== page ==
Call them! Yes, pick up that thing that plays music and updates your twitter and….(gasp) dial some digits. (or tap on the faces if you have the app) It will feel strange to talk to a real human but don’t be dismayed. All you have to say is, “I’m a Borgen Project supporter. Please increase funding for USAID.” Or, “Please vote to increase funding for global poverty-related legislation”. That’s it. You can call anytime you want, just be sure to leave a message if it’s after business hours.

The person taking the call will make note of your call. This is the important part! The aide will tally the number of calls on certain issues and often times the representative will decide how they vote based on the calls they get from people like you and me. If constituents don’t call requesting global poverty be on their radar, it probably won’t be, particularly in our current political environment. For example, some of the issues currently listed on my representatives’ web pages include the following- jobs, fiscal responsibility, immigration reform and healthcare. Not ONE mention of global poverty from any of my 3 reps. Where my BP supporters at?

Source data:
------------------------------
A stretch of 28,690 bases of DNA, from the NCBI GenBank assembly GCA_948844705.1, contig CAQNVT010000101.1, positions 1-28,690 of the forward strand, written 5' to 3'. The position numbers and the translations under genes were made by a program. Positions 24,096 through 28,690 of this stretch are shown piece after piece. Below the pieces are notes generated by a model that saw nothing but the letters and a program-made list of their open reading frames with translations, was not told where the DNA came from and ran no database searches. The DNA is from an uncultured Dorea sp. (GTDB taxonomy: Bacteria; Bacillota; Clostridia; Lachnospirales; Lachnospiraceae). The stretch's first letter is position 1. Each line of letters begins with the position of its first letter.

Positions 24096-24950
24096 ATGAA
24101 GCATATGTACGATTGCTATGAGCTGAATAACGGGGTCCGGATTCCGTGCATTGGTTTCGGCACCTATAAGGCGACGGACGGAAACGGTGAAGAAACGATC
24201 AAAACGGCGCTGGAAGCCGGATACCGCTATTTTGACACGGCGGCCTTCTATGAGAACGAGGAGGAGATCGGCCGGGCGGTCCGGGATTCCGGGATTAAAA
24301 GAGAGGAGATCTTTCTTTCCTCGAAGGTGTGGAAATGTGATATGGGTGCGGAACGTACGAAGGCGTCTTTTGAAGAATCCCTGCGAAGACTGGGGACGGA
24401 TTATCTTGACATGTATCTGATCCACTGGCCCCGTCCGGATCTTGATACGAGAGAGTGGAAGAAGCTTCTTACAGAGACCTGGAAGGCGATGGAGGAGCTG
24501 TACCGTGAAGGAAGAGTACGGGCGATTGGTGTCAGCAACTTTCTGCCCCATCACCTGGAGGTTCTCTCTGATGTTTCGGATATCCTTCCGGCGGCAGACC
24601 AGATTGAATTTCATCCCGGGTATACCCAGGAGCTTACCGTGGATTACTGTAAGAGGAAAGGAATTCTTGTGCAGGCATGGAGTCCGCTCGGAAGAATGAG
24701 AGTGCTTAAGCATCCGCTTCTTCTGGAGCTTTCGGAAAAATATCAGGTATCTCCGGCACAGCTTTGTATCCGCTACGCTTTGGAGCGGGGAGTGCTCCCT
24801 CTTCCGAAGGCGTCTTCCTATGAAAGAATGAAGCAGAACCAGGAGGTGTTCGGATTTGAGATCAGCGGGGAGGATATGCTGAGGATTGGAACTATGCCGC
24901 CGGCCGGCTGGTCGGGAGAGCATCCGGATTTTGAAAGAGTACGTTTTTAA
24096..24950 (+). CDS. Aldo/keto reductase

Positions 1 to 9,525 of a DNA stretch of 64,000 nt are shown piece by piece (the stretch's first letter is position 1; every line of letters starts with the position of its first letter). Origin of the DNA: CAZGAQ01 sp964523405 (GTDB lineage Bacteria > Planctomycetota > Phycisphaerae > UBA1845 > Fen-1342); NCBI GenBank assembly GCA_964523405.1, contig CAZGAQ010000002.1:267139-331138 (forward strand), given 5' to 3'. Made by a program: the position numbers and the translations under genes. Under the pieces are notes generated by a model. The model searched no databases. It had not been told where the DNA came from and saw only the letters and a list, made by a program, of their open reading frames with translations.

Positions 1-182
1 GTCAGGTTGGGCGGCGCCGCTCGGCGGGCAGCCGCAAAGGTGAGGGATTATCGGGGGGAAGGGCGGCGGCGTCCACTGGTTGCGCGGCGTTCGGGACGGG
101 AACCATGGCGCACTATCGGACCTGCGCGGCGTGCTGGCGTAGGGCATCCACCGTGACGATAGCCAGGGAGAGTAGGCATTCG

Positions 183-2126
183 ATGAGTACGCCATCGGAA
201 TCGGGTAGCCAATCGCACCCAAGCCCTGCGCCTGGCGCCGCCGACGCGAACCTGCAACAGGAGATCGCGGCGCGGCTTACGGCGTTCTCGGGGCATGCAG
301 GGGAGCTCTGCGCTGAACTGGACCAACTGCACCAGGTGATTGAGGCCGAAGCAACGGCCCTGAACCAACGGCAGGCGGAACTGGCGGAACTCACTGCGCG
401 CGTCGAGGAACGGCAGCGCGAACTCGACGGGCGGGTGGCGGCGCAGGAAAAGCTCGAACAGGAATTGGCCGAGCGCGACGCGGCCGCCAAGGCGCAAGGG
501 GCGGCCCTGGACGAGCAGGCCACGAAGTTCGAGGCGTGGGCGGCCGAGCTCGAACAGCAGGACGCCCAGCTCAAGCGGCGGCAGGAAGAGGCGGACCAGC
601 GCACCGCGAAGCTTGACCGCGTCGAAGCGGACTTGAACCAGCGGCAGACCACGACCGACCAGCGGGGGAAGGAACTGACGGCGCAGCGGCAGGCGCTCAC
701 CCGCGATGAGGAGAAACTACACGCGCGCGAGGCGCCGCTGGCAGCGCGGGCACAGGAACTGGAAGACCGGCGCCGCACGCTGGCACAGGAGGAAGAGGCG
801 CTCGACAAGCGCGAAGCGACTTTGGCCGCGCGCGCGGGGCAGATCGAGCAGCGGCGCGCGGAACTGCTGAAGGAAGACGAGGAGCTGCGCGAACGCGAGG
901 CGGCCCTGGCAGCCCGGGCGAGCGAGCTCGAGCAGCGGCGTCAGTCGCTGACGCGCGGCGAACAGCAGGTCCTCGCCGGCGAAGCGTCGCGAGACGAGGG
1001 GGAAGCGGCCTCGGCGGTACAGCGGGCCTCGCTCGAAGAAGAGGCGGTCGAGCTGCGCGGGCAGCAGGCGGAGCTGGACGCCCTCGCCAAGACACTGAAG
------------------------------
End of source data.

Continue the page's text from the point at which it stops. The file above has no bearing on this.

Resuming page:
Still not convinced? It’s simple. One 30-second phone call a week is the easiest way to make a difference in fighting global poverty. It takes almost no time and costs next to nothing (much less than donating to a cause or volunteering your time).

For more detailed information regarding your leaders in Congress, this website is a pretty handy tool. You can look up your members of Congress and their voting records as well as bills that are on the docket for the coming week. Stalk your congressional leaders with ease! And don’t forget to call them.





– Erin Ponsonby

Sources: The Borgen Project, U.S. Senate,
Photo:America Bikes